In the weeks between Jan. 6 and Jan. 13, the Wende Correctional Facility in Alden, N.Y. added 55 new COVID cases. According to the New York State Department of Corrections and Community Supervision (DOCCS) report issued at the beginning of the new year, one Wende inmate died at Erie County Medical Center on New Year’s Day. It marked the 11th COVID-related inmate death in the last month alone.

Three weeks ago, DOCCS suspended visitations in every state facility citing an increase in COVID cases in prisons.

But under New York State Gov. Andrew Cuomo, people in state prisons and local jails aren’t receiving the COVID vaccine.

On Jan. 10, New York State’s prisons surpassed 4,000 COVID cases since the epidemic took hold of the country. With these numbers fresh in the minds of many, the Release Aging People in Prison Campaign, Parole Preparation Project, Center for Community Alternatives, the #HALTsolitary Campaign and FWD.us released a joint statement calling out Cuomo for his indifference towards the plight of the state’s prisons.

“The Elder Parole and Fair & Timely Parole bills, along with the HALT Solitary Confinement Act, will help end suffering and death in New York prisons and bring a sorely-needed measure of justice and relief to the tens of thousands of incarcerated New Yorkers and their families,” read the statement. “What will it take for lawmakers to act?”

The AmNews contacted the governor’s office multiple times for a response and was met with silence.

Mary Lynne Werlwas, director of the Prisoners’ Rights Project at The Legal Aid Society, has a theory as to why the prisons aren’t getting much attention.

“This is racism, cynically and cruelly disregarding the lives of the Black and Latinx people who comprise the incarcerated population and their families,” stated Werlwas. “Governor Cuomo must end this perverse policy, which contradicts all public health guidance and allows the virus to spread within and out from the facilities, and immediately allow medical staff to provide the vaccine to our clients in jails and prisons.”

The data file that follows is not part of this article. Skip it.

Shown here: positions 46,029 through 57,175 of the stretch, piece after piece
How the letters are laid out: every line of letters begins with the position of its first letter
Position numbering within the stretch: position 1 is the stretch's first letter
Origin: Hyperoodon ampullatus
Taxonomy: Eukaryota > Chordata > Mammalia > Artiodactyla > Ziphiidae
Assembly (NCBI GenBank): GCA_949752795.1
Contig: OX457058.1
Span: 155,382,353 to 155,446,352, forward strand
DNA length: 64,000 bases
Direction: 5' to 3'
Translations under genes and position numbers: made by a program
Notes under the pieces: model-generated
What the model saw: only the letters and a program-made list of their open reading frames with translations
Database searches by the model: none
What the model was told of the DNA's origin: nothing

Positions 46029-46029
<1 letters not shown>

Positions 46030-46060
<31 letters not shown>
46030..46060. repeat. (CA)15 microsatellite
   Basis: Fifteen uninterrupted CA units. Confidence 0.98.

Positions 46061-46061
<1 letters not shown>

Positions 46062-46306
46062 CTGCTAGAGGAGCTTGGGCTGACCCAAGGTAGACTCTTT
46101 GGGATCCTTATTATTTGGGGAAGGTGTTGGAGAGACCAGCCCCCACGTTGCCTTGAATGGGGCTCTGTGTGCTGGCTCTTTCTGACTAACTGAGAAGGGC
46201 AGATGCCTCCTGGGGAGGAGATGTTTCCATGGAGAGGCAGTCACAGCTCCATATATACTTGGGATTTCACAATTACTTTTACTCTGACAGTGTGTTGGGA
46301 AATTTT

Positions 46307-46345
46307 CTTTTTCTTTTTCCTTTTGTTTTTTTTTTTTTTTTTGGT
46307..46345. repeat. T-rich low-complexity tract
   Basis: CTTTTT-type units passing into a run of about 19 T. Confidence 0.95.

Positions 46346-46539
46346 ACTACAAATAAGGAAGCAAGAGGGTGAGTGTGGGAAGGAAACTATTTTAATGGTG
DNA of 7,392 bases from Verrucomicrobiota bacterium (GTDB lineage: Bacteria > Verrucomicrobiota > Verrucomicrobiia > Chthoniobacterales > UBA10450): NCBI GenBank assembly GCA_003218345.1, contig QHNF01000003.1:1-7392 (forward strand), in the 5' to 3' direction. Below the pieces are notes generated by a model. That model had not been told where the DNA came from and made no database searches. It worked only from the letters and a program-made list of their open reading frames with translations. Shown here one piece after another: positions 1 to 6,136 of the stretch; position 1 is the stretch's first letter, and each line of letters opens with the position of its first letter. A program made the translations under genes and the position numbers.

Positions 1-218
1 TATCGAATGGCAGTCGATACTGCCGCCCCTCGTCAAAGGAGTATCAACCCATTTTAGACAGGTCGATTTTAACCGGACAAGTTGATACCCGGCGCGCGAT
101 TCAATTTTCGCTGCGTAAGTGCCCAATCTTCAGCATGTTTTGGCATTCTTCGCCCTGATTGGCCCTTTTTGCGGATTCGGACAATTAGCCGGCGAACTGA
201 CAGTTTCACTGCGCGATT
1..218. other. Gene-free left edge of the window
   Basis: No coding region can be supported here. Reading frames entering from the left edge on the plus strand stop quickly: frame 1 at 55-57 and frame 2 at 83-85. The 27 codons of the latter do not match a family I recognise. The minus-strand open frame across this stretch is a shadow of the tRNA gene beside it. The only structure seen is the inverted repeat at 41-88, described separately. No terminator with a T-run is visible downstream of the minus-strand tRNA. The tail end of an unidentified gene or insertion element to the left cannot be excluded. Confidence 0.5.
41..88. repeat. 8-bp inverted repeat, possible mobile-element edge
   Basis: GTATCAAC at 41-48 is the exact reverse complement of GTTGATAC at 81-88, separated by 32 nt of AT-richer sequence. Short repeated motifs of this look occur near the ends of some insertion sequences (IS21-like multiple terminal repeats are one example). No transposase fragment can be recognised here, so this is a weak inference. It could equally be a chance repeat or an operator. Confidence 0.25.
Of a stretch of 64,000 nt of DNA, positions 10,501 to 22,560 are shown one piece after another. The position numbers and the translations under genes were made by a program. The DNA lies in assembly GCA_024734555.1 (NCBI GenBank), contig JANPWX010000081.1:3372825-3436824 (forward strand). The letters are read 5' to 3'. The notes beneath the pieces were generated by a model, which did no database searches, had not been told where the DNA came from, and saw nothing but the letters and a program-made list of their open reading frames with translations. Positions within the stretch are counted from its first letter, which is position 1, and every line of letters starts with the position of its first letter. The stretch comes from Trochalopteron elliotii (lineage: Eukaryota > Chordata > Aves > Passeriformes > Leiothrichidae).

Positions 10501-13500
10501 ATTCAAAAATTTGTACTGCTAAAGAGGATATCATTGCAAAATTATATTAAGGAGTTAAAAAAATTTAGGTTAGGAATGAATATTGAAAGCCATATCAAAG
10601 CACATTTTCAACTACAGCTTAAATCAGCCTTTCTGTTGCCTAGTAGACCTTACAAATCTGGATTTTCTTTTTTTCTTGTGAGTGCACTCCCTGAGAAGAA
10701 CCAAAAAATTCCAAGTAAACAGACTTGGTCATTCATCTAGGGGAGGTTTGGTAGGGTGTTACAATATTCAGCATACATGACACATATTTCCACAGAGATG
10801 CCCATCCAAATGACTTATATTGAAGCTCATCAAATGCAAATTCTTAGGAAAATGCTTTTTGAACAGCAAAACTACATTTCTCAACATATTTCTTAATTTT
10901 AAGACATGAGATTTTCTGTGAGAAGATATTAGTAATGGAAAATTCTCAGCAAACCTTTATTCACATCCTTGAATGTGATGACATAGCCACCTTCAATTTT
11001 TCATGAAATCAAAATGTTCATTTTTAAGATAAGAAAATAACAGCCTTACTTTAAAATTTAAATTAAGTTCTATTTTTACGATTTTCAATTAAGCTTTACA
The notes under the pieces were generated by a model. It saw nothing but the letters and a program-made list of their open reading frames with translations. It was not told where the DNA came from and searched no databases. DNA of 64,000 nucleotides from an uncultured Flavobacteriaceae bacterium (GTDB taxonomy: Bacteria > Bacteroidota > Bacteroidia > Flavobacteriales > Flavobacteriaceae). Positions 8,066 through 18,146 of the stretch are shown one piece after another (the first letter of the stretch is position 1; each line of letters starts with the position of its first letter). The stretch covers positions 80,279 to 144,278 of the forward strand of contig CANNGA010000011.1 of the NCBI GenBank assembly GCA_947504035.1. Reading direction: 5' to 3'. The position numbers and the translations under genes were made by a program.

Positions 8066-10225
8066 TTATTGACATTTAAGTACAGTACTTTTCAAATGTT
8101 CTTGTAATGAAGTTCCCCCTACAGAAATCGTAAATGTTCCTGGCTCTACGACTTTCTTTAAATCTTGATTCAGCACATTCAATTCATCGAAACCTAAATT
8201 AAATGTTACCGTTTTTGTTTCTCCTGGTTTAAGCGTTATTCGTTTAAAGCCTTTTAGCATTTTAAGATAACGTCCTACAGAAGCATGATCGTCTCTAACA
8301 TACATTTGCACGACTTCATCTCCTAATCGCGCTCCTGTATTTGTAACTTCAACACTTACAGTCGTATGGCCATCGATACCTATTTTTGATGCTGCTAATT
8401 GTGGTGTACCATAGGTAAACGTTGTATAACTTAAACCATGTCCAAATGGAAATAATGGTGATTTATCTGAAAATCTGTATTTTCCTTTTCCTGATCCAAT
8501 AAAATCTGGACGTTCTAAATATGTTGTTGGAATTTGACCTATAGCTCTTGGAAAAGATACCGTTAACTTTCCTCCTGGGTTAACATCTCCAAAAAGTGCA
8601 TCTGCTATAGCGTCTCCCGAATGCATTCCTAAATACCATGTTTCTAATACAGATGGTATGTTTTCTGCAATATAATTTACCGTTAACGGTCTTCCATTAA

According to DOCCS, as of 2018, 72% of the states’ inmates are Black and Latinx.

Another report issued Jan. 1, from the New York City Board of Corrections, revealed that 70% of the city’s jail population resided in a housing unit more than 50% full. The city’s dorm units that house a third of the entire jail population, 1,606 New Yorkers, are in dorms more than 50% full.

Among the states’ inmates, according to Parole Preparation Project and several other activist groups, 4,022 people are eligible for parole release, 3,305 are currently being held on technical parole violation, 8,291 are aged 50 and older and 6,524 are within a year of max/condition release. The latter includes five women with infants in the Bedford Hills nursery program.

Earlier this month, The Legal Aid Society and Relman Colfax PLLC filed a federal class action lawsuit in the U.S. District Court for the Northern District of New York against Cuomo and DOCCS in the hopes of securing protections from COVID-19 for medically vulnerable and elder inmates who were transferred to the Adirondack Correctional Facility because of their age and medical conditions. The lawsuit accuses the state of not providing the proper protection for inmates once they’re transferred to the aforementioned correctional facility.

Rebecca Livengood, counsel at Relman Colfax, said Cuomo’s actions with these inmates are callous.

“Defendants have known for nearly a year of the risks COVID-19 poses to people in prison, particularly elderly people with underlying health conditions,” stated Livengood. “Transferring this vulnerable group in the face of these risks to a remote facility far from medical resources with no precautions flouts all reason and reflects a complete disregard for the safety of people Defendants have a responsibility to protect.”